Sitting on Santa’s lap while watching Foals shred must seem like a scenario to rival your trippiest sugar plum visions, right? Well, I must have made the Nice List this year because that was my reality at Chicago’s The Night We Stole Christmas festival.
Running December 3rd through 6th and featuring steady acts like Twenty One Pilots, Bastille, The Struts, and Silversun Pickups, the four-night lineup yielded a ring of Yuletide cheers throughout the storied Aragon Ballroom. I attended Sunday, the final evening, wrapped in intoxicated denial of the work week ahead. Eager to meet the masters of feisty English rock for a third time, I milled with my concert crew until Highly Suspects surrendered the stage to Foals.
The Oxford natives emerged and started a set that would rouse even Old Saint Nick. First up was “Snake Oil” from their latest album, What Went Down. The five-piece continued to stoke a fiery set with upbeat oldies like “Olympic Airways” and “Two Steps, Twice”, fresh fuel via “Mountain at My Gates” and some in-between pleasers (“Spanish Sahara”, “Providence” and “Inhaler”). With Yannis’ perfected pendulum guitar swing, a dash of effervescence and a bold awareness of “the journey”, these musicians held the room for ransom.
“Providence” has proven a stage favorite and key player in Foals’ arsenal. This performance was no exception. While the rest of the band circled up, mid-track, Yannis wandered into the crowd, extending the crescendo of carnal lyrics and free-form guitar. “I’m an animal just like you. I’m an animal just like you” echoed and accelerated. Even from my post at the very back of the venue, the building energy was infectious. The followers concurred.
The band manages to corral indie rock and dance-punk into one arena with aplomb and maybe some slight negotiating, seizing already enraptured followers and those looking for the missing links in their audio collection.
While their latest release spins like a recap of the previous records, it rumbles with newfound meditations and explorations, sonically and conceptually. Of course, as already alluded to, a live sampling is the best way to witness the band’s evolution – an interactive time capsule complete with enough stamina to shatter even Clark Griswold’s 25,000-bulb display.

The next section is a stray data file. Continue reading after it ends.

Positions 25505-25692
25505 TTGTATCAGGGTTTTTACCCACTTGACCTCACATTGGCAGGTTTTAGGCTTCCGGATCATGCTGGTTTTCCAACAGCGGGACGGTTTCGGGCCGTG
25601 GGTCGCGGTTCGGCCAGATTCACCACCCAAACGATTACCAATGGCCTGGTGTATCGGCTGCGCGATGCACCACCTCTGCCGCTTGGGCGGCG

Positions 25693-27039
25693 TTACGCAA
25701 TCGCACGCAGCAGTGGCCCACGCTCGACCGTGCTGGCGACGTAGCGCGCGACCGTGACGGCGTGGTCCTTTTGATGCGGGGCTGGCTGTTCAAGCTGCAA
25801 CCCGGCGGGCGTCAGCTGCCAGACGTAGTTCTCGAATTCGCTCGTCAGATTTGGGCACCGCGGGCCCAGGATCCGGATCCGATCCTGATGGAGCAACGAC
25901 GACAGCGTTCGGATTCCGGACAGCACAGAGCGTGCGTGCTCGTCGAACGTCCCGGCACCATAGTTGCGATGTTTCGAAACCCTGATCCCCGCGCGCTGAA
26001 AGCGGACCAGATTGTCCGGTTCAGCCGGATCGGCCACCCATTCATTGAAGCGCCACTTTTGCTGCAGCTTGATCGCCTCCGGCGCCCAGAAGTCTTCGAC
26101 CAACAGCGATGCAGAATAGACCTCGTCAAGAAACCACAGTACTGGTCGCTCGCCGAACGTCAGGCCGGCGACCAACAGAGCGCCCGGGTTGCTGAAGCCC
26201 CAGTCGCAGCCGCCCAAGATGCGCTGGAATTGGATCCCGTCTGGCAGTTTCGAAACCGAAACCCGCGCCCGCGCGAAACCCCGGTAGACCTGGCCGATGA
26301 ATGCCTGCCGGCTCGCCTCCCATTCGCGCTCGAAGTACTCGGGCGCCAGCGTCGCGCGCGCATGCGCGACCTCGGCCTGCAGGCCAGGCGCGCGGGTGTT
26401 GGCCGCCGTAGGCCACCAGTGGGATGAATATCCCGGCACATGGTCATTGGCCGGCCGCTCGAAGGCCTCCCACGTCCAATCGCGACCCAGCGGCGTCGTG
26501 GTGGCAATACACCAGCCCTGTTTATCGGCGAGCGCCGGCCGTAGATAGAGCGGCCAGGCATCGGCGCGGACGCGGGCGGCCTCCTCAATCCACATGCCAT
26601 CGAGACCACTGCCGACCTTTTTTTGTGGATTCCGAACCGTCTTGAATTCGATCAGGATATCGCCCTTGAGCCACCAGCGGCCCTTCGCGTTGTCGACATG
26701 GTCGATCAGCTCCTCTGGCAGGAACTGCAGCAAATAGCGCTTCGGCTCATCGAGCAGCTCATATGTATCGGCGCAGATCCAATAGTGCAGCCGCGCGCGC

In light of all that noise, these gentlemen have now been thrust to the top of my must-see (again…and again) list. Take note.
While Foals are a tough act to follow, Silversun Pickups transcended expectations and not just in the wardrobe department. Nikki Monninger nailed basslines in a shimmering blazer/skirt union, which, combined with the lightshow ricochet, provided a stage-bound disco ball. Totally festive, totally major.
The visual pomp didn’t outshine their skyrocketing sound, though. It merely partnered with satiating performances of new thrills (“Nightlight” and “Circadian Rhythm”), radio favorites (“Panic Switch” and “The Pit”) and the forever crowd-fusing last dance, “Lazy Eye”, a performance which alone could have earned them closing rights.
I left the Uptown venue in a daze. I know who “stole Christmas”, but who snatched the past hours I spent swaying under a star-filled ceiling? Did Krampus join in the ruse? I fumbled around in my pocket for a glove, and instead brushed my ticket – a concrete reminder that all the magic of the night wasn’t just a pipe dream.
I’ll trade a drowsy Monday for that pre-Christmas gift any day.
Where is Meaghan Lee‘s mind? It’s often splashing in a pool of puns, Spotify playlists, or obscure movie quotes. Sometimes she deviates from her primarily monochrome wardrobe.